, 2 min read

Plotting Power Consumption of my Desktop PC

Original post is here eklausmeier.goip.de/blog/2014/01-07-plotting-power-consumption-of-my-desktop-pc.

I own a desktop PC with an AMD octacore FX 8120 and a NVidia GTX 560 graphic card running GPUGrid. What is the power consumption in Watts over time?

I ran

( while true; do powerconsum ; sleep 2; done ) &

with below script powerconsum reading data from sensors:

#!/usr/bin/perl -W
use strict;
my (@F,$power1,$temp1,$i);

open(IN,"sensors |") || die("Cannot run sensors");
open(OUT,">> /some/file") || die("Cannot append to file");

$i = 0;
while (<IN>) {
        if (/^power1:/) {
                @F = split;
                $power1 = $F[1];
        } elsif (/^temp1:.*thermistor$/) {
                @F = split;
                $temp1 = $F[1];
                $temp1 =~ s/\+//g;
                $temp1 = substr($temp1,0,length($temp1)-3);
close(IN) || die("Cannot close pipe");
if ($i == 2) {
        print OUT "$power1\t$temp1\n";
} else {
        print OUT "sensor output invalid\n";
close(OUT) || die("Cannot close output file");

Program sensors is in lm-sensors in Ubuntu.

Running above script over the day, produces quite a mass of data (20-45.000 entries per day), unsuitable for direct plotting. So I applied a moving average on it. Unfortunately, I didn't find one in Octave, although present in MATLAB, so I used below Perl script for this:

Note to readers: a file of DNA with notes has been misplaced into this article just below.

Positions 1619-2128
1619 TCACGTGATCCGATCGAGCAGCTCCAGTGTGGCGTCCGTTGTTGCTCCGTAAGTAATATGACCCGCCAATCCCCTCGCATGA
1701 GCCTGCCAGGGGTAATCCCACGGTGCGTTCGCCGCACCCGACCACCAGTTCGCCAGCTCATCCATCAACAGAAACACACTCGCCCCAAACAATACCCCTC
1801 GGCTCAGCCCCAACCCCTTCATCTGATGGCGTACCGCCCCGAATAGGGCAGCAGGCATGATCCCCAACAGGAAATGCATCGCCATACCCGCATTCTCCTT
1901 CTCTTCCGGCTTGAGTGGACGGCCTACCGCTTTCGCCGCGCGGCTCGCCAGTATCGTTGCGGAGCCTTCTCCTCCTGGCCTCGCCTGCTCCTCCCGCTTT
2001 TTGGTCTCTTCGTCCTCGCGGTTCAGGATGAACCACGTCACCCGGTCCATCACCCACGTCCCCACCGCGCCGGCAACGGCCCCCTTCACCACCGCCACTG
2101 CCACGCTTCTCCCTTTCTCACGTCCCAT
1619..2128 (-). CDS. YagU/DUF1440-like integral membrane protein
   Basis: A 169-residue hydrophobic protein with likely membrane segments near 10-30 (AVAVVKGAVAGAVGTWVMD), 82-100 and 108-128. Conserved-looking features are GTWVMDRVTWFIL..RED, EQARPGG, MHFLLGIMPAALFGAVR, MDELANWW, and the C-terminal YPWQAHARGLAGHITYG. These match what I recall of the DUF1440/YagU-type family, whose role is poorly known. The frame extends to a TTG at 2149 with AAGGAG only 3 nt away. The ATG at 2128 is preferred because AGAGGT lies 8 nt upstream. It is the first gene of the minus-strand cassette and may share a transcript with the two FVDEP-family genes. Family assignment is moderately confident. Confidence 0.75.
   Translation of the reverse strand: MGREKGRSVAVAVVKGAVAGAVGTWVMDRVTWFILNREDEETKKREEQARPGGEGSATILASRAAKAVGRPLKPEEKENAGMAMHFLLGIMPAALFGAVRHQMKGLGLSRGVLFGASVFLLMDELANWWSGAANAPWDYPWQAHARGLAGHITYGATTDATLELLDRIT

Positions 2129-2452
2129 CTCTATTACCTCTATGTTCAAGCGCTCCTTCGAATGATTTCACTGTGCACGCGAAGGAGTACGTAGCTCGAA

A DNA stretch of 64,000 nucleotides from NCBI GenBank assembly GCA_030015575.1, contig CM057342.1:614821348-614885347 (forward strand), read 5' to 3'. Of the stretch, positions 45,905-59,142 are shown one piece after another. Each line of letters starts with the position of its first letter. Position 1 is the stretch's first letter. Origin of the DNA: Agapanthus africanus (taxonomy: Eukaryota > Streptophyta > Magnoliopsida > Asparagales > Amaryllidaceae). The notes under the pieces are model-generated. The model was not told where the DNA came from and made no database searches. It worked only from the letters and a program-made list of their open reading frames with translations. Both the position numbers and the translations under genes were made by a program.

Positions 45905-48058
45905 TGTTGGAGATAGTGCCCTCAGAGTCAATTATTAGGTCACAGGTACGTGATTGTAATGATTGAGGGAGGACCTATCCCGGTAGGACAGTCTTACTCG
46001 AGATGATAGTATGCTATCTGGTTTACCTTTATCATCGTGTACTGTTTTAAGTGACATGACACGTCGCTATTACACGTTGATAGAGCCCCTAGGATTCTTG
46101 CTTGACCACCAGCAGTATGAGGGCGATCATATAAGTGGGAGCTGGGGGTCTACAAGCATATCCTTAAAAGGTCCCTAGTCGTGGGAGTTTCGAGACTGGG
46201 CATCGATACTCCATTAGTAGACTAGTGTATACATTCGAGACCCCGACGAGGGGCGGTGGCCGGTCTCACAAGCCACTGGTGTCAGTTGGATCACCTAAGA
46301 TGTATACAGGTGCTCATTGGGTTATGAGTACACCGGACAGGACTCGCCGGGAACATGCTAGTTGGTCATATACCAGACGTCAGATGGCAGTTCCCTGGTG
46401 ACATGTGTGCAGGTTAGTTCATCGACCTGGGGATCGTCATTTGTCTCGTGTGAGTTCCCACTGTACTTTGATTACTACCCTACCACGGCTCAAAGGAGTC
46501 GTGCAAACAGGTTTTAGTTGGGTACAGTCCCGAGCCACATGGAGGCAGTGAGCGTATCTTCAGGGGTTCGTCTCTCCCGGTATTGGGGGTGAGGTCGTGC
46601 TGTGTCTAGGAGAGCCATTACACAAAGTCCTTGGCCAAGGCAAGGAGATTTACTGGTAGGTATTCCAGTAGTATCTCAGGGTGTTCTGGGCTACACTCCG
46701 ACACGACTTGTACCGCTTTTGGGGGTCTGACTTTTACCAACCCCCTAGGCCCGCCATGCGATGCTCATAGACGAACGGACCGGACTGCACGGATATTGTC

#!/usr/bin/perl -W
# Calculate moving average of time series.
# Program can take arguments:
#     -d             debug flag
#     -n <numeric>   number of averages, default is 5

use Getopt::Std;
my %opts = ('d' => 0, 'n' => 0);

my ($i,$j,$n,$cols,@sum,@F,@mat) = (0,0,0,0,(),(),());
$n = (($opts{'n'} > 0) ? $opts{'n'} : 5);

while (<>) {
        @F = split;
        $cols = $#F;
        for ($j=0; $j<=$cols; ++$j) {
                $sum[$j] += $F[$j];
                $sum[$j] -= $mat[$i%$n][$j] if ($i >= $n);
                $mat[$i%$n][$j] = $F[$j];
        if ($i >= $n) {
                for ($j=0; $j<=$cols; ++$j) {
                        my $mvavg = $sum[$j] / (1.0 * $n);
                        printf("$mvavg%s", ($j < $cols) ? "\t" : "\n");

I highlighted the statements for actual moving average computation.

Chart looks like this, spikes usually mean YouTube video watching. Without that my PC usually consumes around 40 Watts, happily crunching numbers for GPUGrid: powerConsumption1

Or see power consumption chart for another day: powerConsumption3

Above charts were produced with

mvaverag -n300 /some/file | gnuplot -e "set terminal png; set output '/some/png-file'; plot '-' using 1 with lines title 'Power Consumption in Watts'"

I wanted to know whether there are some predominant frequencies in the data, so I moved to frequency domain via discrete Fourier transform using MATLAB/Octave employing fft.

plot( abs(fft(detrend( dlmread("/some/file")(:,1)) )) )

It looks like there isn't really, see frequency diagram below.